Posts for category: Foot Condition
A bunion can be a painful and debilitating foot condition, one that cannot be treated without a foot and ankle specialist. However, if you take proper care of your feet, you can reduce your risk of bunion development. Dr. Gary Rogers is a board-certified foot and ankle specialist based at Wilmette Foot and Ankle Clinic in Skokie, IL. Here are his tips for preventing bunion development.
What is a Bunion?
A bunion is a hard lump that forms on the base of your big toe. It causes pain and stiffness in the toe. Because it pushes the big toe into the next toe, callouses and corns may develop between the two toes. The bone deformity can make wearing shoes very uncomfortable, and over time you may find walking or standing very difficult.
The most likely cause of a bunion is squeezing the feet into narrow, pointed-toe shoes. Over time, this compresses the big toe against the other toes causing the lower joint to protrude from the foot’s natural alignment. Your Skokie foot and ankle specialist will be able to tell how severe your bunion is by taking an X-ray.
How to Prevent Bunion Development
Follow these tips to avoid bunions:
- Always wear comfortable, well-fitting shoes.
- Avoid shoes with a narrow toe box.
- Wear high heels in moderation.
- Take off your shoes frequently and rest your feet.
- Exercise your feet by stretching them and picking up small objects with your toes.
- Maintain a healthy weight.
Bunions can be treated by padding the swelling, wearing orthopedic shoes, and if the condition is severe, with foot surgery.
Don’t suffer in silence with bunions or other foot problems. If you’re looking for a foot and ankle specialist in Skokie, call Dr. Robert on 847-256-4434 to make an appointment.
The arches of the feet play a role in supporting your body’s weight when standing or in motion. The tarsal and metatarsal bones make up the arches of the feet, also receiving additional support and stability from tendons and ligaments; however, our feet, like the rest of our body, can be affected by infections, disorders, and structural changes that can impact not only the health of our feet but also our mobility. It’s important to recognize the warning signs of arch problems so you know when you need to see a podiatrist.
Arch Pain Causes
If you are dealing with arch pain it is most likely caused by an injury or by structural abnormalities in the foot. For example, those with very high arches as well as those with flat feet may experience arch problems due to these common structural issues.
As a result, there are other factors that could also lead to further arch problems including:
- Being overweight or obese
- Plantar fasciitis
- Cavus foot
- Posterior tibial tendon dysfunction
It’s important to understand a little bit more about these common foot disorders and how they could affect the arches of your feet.
This condition that causes inflammation and microtears in the plantar fascia is also the most common cause of heel pain. Of course, because the plantar fascia (a ligament that connects the toes to the heel bone) also supports the arches of the feet this can also lead to arch pain. This condition is usually the result of overuse and is seen most often in runners. If you have plantar fasciitis it’s important to avoid physical activities until the fascia has fully healed.
This condition, which affects the structure of the foot, leads to excessively high arches. People who’ve had a stroke, as well as people with certain conditions such as cerebral palsy may be more likely to develop cavus foot. This problem causes arch pain when standing or walking and can increase the risk for ankle injuries. Your podiatrist may choose to treat cavus foot through custom-made orthotics (shoe inserts), bracing, or by recommending specialized and supportive footwear.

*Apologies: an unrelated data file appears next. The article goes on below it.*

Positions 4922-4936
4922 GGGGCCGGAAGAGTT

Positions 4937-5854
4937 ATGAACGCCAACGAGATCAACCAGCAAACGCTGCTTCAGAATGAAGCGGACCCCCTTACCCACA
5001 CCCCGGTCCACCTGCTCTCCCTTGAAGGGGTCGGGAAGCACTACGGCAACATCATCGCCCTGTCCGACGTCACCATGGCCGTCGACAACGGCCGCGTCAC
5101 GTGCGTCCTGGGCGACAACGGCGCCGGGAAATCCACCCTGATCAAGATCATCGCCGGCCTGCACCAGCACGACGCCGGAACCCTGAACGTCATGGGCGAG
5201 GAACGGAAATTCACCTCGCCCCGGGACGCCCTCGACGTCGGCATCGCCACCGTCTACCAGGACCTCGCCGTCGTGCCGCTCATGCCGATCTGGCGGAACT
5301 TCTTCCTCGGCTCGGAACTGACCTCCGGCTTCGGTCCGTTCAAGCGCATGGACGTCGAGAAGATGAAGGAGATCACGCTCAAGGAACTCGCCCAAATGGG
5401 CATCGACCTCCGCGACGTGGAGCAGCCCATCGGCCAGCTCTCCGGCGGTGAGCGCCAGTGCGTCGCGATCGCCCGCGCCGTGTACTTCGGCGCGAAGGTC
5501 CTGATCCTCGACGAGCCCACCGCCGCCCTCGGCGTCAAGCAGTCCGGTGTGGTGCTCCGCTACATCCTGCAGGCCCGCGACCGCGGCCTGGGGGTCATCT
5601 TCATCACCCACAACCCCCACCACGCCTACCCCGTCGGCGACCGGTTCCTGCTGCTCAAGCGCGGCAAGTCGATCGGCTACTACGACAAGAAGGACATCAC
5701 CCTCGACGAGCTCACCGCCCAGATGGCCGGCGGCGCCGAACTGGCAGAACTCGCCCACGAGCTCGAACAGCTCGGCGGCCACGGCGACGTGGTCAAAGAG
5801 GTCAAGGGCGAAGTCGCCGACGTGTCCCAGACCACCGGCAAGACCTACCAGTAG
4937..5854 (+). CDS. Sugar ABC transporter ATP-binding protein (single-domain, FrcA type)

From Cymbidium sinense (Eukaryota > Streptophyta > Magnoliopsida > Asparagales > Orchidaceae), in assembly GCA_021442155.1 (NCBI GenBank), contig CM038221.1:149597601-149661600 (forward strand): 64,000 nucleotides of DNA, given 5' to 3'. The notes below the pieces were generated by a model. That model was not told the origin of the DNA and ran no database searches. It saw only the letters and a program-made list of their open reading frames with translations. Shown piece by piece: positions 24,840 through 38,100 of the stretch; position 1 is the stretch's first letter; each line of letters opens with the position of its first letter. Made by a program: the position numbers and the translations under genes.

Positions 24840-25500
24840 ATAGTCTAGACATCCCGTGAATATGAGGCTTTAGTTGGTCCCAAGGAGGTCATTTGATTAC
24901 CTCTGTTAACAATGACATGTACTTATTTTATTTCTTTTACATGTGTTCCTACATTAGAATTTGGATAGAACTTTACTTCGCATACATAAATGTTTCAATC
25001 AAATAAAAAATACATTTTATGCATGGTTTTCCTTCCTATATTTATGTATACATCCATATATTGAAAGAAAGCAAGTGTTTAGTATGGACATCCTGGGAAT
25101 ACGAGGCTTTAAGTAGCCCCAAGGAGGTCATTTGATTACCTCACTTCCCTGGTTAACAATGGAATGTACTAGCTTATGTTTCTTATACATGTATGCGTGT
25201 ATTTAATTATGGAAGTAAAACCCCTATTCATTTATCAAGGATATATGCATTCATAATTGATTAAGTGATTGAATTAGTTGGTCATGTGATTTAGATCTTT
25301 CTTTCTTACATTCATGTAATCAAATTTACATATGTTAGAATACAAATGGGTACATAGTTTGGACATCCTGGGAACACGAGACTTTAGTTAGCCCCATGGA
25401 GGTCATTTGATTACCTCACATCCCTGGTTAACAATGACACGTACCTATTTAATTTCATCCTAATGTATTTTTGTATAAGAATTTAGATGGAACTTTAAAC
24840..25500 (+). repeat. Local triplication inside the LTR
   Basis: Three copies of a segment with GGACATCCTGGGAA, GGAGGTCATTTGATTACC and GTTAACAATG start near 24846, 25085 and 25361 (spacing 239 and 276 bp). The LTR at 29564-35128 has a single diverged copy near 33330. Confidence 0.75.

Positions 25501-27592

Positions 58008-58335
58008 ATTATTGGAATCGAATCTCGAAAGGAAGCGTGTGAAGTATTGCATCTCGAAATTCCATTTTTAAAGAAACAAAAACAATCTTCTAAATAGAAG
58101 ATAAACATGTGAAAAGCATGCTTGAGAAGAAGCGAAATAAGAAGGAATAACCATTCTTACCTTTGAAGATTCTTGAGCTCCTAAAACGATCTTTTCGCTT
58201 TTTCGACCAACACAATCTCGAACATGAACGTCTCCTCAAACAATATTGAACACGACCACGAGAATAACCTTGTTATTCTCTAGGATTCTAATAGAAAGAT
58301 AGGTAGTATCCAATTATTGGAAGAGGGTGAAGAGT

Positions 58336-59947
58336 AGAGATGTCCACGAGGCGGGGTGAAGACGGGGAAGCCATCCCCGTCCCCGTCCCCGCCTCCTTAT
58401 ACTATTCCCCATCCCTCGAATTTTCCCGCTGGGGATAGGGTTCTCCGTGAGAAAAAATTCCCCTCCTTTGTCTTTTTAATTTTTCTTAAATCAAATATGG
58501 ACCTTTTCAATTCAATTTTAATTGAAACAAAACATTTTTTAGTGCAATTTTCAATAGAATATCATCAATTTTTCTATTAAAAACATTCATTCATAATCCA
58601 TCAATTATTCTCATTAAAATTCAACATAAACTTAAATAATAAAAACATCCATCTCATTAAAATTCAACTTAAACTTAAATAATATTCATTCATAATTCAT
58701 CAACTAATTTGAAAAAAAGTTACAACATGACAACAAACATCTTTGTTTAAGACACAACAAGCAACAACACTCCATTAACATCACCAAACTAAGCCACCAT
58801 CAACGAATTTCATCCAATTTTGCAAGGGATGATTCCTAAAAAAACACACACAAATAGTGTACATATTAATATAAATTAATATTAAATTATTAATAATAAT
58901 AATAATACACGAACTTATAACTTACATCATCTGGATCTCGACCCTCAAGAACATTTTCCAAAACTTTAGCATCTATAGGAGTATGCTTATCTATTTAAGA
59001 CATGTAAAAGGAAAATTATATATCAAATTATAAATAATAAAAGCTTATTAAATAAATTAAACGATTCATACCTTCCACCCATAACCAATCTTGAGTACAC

Posterior tibial tendon dysfunction
The posterior tibial tendon runs from the calf muscles to the inner portion of the foot. This condition leads to changes in the tendon, which in turn affects its ability to support the arches of the foot. Flat feet can be caused by posterior tibial tendon dysfunction, and this is often the cause of flat feet that develop in adulthood. Like the other conditions above, treatment for PTTD usually involves bracing, orthotics, or providing custom devices that provide additional support to the arches of the feet.
If you are experiencing foot pain, swelling or other problems that affect mobility then it’s time that you turned to a podiatrist for care. Conditions and injuries that don’t respond to rest and at-home care may require more advanced treatments and therapies.
Your feet go through a lot of natural wear-and-tear on a daily basis, sometimes resulting in debilitating pain, especially when it comes to the heels. Fortunately, here at Wilmette Foot and Ankle Clinic, your podiatrist, Dr. Gary Rogers, understands the importance of having healthy heels, and he is proud to provide his services to those in the North Shore area.
If you'd like to learn more about the different heel pain conditions and how to treat them, here is some information:
What types of conditions cause heel pain?
- Haglund's Deformity is a painful growth on the back of the heel bone. Women tend to develop these red, painful, swollen deformities on the heel bone because of poorly fitted shoes.
- Heel calluses, i.e. plantar calluses, develop when a metatarsal bone is too long or not appropriately aligned with others and ends up hitting the ground with too much force. Consequently, the skin underneath the bone thickens, resulting in calluses that can become quite irritated and result in pain.
- Heel fissures occur when the skin at the heel cracks and thickens, resulting in recurrent bleeding. Inappropriate shoes, such as open-backed sandals, and skin conditions, like eczema and psoriasis, may lead to heel fissures.